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Medicare Part D Prescription Drug Plans in Illinois


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Medicare Part D in Illinois offers prescription drug coverage to beneficiaries enrolled in Original Medicare or a Medicare Advantage Prescription Drug plan. Medicare Part A and Part B offer limited prescription drug coverage in inpatient and outpatient settings; however, Original Medicare beneficiaries can enroll in a stand-alone Medicare Prescription Drug Plan to get more comprehensive prescription drug benefits.

On the other hand, many Medicare Advantage plans include prescription drug coverage. Also known as Medicare Advantage Prescription Drug plans, these plans offer all-in-one coverage by including your Medicare Part A, Part B, and Part D coverage under a single plan. Medicare Advantage plans must offer at least the same level of coverage as Original Medicare (besides hospice care, which Part A still covers), but may also cover additional benefits, such as routine vision, dental, hearing, or prescription drugs.

Not every Medicare Advantage plan includes prescription drug coverage, so check with the individual plan before enrolling. Keep in mind that if you’re enrolled in a Medicare Advantage Prescription Drug plan, you shouldn’t also enroll in a stand-alone Medicare Prescription Drug Plan; doing so will automatically disenroll you from your Medicare Advantage plan and return you to Original Medicare.

Like the rest of the country, Medicare Part D coverage in Illinois is offered by individual insurance companies in the state contracted by Medicare, so availability and costs will vary by location.

Enrolling in Medicare Part D coverage in Illinois

You’re first eligible for Medicare Part D when you have Medicare Part A and/or Part B and live in the service area of a Medicare Prescription Drug Plan or Medicare Advantage Prescription Drug plan.

Like other types of Medicare coverage, beneficiaries can only sign up for this coverage during certain times. There are several different periods when a beneficiary may enroll in Medicare Part D in Illinois, including:

  • Initial Enrollment Period for Part D
  • Annual Election Period
  • Medicare Advantage Disenrollment Period
  • Special Election Period

The Initial Enrollment Period for Part D is when you’re first eligible for Medicare prescription drug coverage. For most people, it occurs at the same time as your Initial Enrollment Period for Part B, starting three months before your 65th birthday, including the month you turn 65, and ending three months afterward. If you’re eligible for Medicare due to a disability, the period starts three months before your 25th month of receiving disability benefits and lasts seven months. Note that you must be an American citizen or permanent legal resident of five continuous years or longer to qualify for Medicare.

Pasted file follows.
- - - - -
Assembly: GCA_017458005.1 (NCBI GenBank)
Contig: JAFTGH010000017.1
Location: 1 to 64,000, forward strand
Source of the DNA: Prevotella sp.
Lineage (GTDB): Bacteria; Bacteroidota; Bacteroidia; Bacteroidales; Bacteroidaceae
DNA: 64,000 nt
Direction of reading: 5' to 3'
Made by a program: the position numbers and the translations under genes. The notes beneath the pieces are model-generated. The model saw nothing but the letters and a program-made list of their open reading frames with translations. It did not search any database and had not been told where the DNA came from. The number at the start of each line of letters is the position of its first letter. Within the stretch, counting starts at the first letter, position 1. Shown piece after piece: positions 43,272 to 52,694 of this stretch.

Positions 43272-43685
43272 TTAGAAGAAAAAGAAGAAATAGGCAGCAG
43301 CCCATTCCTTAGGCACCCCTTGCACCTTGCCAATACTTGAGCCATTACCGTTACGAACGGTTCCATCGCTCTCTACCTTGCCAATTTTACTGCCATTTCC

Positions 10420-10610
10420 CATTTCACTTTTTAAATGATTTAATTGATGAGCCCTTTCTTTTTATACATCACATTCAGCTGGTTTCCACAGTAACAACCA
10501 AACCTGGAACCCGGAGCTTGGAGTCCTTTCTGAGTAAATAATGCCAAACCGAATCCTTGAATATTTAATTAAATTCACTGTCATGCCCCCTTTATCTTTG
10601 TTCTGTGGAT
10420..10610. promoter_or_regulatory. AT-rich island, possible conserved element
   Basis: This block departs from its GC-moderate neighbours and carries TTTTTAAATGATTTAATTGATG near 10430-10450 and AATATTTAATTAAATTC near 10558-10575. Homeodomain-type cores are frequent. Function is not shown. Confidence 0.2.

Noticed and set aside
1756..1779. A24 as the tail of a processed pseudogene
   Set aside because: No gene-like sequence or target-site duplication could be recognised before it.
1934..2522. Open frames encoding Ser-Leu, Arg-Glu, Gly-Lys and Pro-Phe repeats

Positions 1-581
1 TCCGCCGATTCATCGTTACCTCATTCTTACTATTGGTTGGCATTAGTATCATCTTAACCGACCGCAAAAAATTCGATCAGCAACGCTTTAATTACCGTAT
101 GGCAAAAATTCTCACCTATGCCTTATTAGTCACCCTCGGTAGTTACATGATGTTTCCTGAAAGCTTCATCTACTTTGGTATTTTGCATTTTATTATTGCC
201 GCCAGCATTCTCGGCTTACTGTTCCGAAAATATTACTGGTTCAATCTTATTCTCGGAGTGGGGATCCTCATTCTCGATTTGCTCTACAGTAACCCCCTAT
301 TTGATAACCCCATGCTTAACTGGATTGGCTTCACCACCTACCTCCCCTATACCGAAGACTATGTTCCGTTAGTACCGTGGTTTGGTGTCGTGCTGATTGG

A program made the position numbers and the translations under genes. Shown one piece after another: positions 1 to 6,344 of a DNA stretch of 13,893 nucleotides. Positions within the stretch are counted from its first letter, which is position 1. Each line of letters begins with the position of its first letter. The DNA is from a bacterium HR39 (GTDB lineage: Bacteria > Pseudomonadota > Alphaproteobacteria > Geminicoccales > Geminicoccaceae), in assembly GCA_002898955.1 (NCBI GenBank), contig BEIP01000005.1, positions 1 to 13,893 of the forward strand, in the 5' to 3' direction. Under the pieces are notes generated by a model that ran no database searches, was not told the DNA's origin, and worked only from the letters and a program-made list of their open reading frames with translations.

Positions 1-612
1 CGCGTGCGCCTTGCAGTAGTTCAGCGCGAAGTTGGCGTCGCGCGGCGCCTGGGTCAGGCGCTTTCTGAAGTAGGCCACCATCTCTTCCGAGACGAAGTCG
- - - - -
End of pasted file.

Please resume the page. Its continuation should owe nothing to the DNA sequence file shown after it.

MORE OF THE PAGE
If you don’t enroll in Medicare Part D when you’re first eligible, you can also enroll during the Annual Election Period that occurs each year from October 15 to December 7. During this time, beneficiaries may sign up for Medicare Part D by enrolling in a Medicare Prescription Drug Plan or a Medicare Advantage Prescription Drug plan. They can also switch Medicare plans or disenroll from a Medicare plan.

Keep in mind that if you don’t enroll in Medicare Part D when you’re first eligible, you could owe a late-enrollment penalty if you don’t have Medicare Part D and go without creditable prescription drug coverage (insurance that is as good as Part D) for 63 consecutive days or more. Medicare prescription drug coverage is optional, so any penalty wouldn’t apply unless or until you sign up for this coverage.

If you use the Medicare Advantage Disenrollment Period (January 1 to February 14) to disenroll from your Medicare Advantage plan and return to Original Medicare, you can use this same period to enroll in a stand-alone Medicare Prescription Drug Plan.

In certain situations, you may qualify for a Special Election Period to make changes to your Medicare coverage, including Medicare Part D, outside of regular periods. Some examples of situations that may qualify include, but aren’t limited to, moving out of your Medicare plan’s service area or losing your Medicaid eligibility.

Choosing Medicare Part D coverage in Illinois

As mentioned, Medicare Part D coverage in Illinois can vary in terms of the coverage provided and the cost of the Medicare plan.

If you’re interested in Medicare prescription drug coverage, make sure to check the formulary (list of covered drugs) to see if your medications are covered by the plan. Keep in mind that Medicare Prescription Drug Plans and Medicare Advantage Prescription Drug plans typically separate covered medications into cost tiers, with different copayment costs for the drugs on each tier. Formularies may change at any time; your plan will notify you when necessary.

It’s a good idea to carefully research the Medicare plan options in your area, since Medicare Prescription Drug Plans and Medicare Advantage Prescription Drug plans can vary widely in costs, even to cover the same prescription drugs. If you have questions or need help finding Medicare plan options, contact eHealth today for personalized assistance with your Medicare needs.

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